Klondike and Willie, an 18-month-old Black Lab/Great Dane mix, pull out the stops at Cesar Chavez dog park this evening. Let’s just say we had an exhausted dog when we got home.
The vocalizations you hear in this video are entirely real, not edited in or enhanced. And they aren’t threatening. But they are a great reminder of just how scary and aggressive play growls can sound to the uninitiated (and even experienced) human ear.
The PetTech Pet CPR & First Aid Class can’t protect your four-footed friend from sickness or injury, but it gives you the tools to deal with either effectively, and reduce the chances that something bad turns into something tragic. I can not recommend this class highly enough.
Here’s a quick overview of some of the skills you will learn in this five-hour, $90 class:
How to manage an injury/accident scene. For example… Your dog has just been hit by a car. Or bitten by a snake. Or has fallen unconscious for no obvious reason.What do you do? It will always be situational, but this class will help you find the best answer.
How to perform pet CPR. CPR can buy you the time you need to get your pet to the doctor. And in some cases, like choking, it can immediately save a life. PetSavers will have you doing it competently in 15 minutes or less. Learn this skill!
How to give first aid for bleeding, broken (or suspect broken) limbs, snake bites, insect/spider bites, impalement, accidental amputation, poisoning, heatstroke and frostbite.
How to do a regular, mindful assessment of your pet so you’ll know if something is changing
How to put together a first aid kit – large for home, smaller for car and smallest to carry when hiking. I had put together a hiking first kit I was pretty pleased with last year, but based on what I learned I completely redid it and now have something much better, and fully suited to person and animal use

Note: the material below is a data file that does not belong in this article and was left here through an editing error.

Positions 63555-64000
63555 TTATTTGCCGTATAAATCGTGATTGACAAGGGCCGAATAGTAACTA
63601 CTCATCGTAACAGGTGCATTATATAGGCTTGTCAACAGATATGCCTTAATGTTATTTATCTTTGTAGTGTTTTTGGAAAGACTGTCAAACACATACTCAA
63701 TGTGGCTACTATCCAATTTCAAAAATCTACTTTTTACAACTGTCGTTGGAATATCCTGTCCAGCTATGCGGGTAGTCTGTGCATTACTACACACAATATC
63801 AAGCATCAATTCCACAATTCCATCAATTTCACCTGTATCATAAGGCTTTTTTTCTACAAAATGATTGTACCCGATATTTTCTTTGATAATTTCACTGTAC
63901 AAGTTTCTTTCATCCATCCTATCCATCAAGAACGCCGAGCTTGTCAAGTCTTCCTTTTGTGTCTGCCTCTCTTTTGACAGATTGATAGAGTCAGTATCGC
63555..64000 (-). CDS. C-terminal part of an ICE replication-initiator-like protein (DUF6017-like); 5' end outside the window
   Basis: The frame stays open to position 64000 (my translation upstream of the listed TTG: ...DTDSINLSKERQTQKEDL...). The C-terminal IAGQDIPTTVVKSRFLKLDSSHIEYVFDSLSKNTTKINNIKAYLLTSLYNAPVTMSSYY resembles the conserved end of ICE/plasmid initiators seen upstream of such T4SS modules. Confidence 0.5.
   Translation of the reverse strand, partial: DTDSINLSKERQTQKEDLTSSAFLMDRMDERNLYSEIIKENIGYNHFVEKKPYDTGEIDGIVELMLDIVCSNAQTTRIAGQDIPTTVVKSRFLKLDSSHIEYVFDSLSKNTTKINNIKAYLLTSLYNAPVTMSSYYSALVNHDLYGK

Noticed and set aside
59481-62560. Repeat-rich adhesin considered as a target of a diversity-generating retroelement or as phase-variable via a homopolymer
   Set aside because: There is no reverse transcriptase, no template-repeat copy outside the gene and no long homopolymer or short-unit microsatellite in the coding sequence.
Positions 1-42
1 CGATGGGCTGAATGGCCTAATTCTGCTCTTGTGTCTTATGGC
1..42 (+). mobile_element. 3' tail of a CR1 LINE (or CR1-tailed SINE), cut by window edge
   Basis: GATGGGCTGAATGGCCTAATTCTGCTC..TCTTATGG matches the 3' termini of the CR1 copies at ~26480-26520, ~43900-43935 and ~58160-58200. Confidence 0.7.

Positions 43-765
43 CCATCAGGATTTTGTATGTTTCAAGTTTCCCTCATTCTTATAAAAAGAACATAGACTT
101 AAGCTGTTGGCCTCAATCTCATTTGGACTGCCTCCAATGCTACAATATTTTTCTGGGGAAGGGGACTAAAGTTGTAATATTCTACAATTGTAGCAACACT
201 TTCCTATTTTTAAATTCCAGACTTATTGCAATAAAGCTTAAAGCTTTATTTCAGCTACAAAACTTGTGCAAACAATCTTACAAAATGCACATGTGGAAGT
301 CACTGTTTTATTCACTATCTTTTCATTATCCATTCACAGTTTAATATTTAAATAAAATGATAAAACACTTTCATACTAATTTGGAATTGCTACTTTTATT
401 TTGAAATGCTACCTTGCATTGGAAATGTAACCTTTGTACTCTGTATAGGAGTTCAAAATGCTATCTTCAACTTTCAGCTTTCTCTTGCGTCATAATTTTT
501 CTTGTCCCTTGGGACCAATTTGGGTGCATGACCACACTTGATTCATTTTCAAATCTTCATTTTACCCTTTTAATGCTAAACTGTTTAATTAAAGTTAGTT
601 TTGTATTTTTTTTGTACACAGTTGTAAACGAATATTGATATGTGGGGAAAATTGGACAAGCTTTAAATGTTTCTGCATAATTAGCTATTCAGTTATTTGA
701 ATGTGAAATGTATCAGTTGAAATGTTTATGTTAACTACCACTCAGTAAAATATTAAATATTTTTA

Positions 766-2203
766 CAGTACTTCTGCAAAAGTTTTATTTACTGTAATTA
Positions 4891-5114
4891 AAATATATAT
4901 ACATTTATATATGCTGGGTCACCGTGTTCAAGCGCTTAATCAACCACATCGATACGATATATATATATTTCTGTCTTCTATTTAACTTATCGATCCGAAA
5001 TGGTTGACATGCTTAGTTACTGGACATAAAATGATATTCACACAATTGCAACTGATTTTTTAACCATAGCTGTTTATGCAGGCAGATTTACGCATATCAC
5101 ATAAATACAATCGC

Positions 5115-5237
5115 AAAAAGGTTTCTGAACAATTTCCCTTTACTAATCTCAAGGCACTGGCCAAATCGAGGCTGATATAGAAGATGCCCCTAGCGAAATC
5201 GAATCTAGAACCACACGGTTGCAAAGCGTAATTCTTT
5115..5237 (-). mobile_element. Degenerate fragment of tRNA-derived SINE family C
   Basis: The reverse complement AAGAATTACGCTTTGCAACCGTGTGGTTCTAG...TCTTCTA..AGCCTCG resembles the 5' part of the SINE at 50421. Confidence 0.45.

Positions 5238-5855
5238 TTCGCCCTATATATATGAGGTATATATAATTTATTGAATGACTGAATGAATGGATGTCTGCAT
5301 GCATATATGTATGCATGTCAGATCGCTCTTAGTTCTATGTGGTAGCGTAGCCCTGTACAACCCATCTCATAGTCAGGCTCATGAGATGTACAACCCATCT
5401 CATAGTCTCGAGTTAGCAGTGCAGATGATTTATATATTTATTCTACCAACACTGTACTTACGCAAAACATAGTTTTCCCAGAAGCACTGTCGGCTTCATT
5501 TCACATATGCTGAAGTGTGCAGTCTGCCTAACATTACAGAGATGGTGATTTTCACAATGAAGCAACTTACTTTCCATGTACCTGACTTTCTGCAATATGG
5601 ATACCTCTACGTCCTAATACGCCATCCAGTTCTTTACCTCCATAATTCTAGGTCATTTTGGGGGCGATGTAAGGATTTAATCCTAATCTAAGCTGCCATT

The above list sounds like a lot, but it was presented in a very common sense way so I’m pretty sure most of it will stick. And for what doesn’t, we were given handy-dandy cheat sheets for our first aid kit.
PetTech offers two classes, the five-hour Pet CPR and First Aid class I took; and PetSavers, an eight-hour class that covers the same material but also includes dental health, and elder animal differences and care. Instructors are free to set their own prices, but the $120 for the eight-hour class and $90 for the five-hour class seems pretty standard, at least for the Bay Area.
The biggest takeaway: Your most import first aid tools are your phone and your car keys. The first aid you’ll do is simply to help your pet hold it together until he can get to the hospital. Put your vet’s info, the local vet ER’s info and poison control’s info (855-764-7661) at the very top of favorites in your phone. PetTech offers a free app which, among other things, can direct you to the nearest veterinary ER. Hint on using your phone: On iOS go to a contact and check Add to Favorites to add to favorites, but to sort the Favorites menu so your vet, animal ER, and poison control are on top, go to Favorites and hit Edit.
The PetTech website is incomplete, ugly and a bit frustrating and the main office in Carlsbad is slow to respond to either phone messages or email. But don’t let that that stop you. PetTech is about an excellent curriculum and, if Mr. Wong is any indication, a network of excellent instructors who, I understand, bring their different backgrounds to the class.
Contact an instructor near you (see link at top) and register for a class. The little bit of time and money you spend will be one of the best investments you could ever make.
[6-17-16 updated to correctly explain the differences between PetSavers and Pet CPR and First Aid classes and point out that pricing is instructor set. Thank you, Payton Wong!]
In his astronomical rise from Bakersfield agricultural security guard to Berkeley liberal arts scholar and world renowned star of stage and screen, Mr. Klondike benefited from the unfailing love and support of the Berkeley creative community. So when approached by a group of aspiring Berkeley filmmakers he of course jumped at the chance to help return something to community. And get snacks.
The result of this unusual collaboration is Sing, a comedic short subject.
(note: the first few seconds are silent, so your volume control is probably OK, though the film is a bit on the quiet side)